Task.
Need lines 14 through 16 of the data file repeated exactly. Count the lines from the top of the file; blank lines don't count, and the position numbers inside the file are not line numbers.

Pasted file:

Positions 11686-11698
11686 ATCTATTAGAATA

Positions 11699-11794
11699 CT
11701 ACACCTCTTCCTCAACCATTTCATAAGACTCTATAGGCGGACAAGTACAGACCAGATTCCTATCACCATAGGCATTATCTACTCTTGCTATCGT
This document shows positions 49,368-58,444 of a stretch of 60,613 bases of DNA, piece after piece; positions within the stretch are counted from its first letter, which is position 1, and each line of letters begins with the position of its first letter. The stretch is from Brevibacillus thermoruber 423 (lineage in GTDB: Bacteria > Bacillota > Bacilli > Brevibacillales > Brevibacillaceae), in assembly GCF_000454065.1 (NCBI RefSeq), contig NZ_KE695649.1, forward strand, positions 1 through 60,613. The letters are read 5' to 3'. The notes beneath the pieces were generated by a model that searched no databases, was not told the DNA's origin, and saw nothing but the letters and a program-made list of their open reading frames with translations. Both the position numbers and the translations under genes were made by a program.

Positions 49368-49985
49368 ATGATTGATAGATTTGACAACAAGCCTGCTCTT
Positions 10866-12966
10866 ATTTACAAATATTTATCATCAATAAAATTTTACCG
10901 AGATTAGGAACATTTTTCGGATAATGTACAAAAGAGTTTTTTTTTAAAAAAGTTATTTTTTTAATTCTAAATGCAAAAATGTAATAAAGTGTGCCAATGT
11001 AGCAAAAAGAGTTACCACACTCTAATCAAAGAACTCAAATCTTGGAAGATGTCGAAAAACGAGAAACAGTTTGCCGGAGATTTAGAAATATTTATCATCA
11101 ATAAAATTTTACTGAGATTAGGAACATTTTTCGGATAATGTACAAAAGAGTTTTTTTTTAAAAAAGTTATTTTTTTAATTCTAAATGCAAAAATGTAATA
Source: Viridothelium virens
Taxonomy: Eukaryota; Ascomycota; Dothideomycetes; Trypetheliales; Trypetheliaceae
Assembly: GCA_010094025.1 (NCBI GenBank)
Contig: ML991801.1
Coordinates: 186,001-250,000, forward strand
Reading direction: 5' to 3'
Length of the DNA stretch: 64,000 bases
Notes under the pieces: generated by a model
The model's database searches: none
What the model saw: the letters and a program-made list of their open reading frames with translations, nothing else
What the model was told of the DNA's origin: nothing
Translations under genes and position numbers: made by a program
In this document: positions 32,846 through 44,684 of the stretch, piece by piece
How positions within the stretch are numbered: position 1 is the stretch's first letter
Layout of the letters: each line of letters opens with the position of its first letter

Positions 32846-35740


Source: Viridothelium virens
Taxonomy: Eukaryota; Ascomycota; Dothideomycetes; Trypetheliales; Trypetheliaceae
Assembly: GCA_010094025.1 (NCBI GenBank)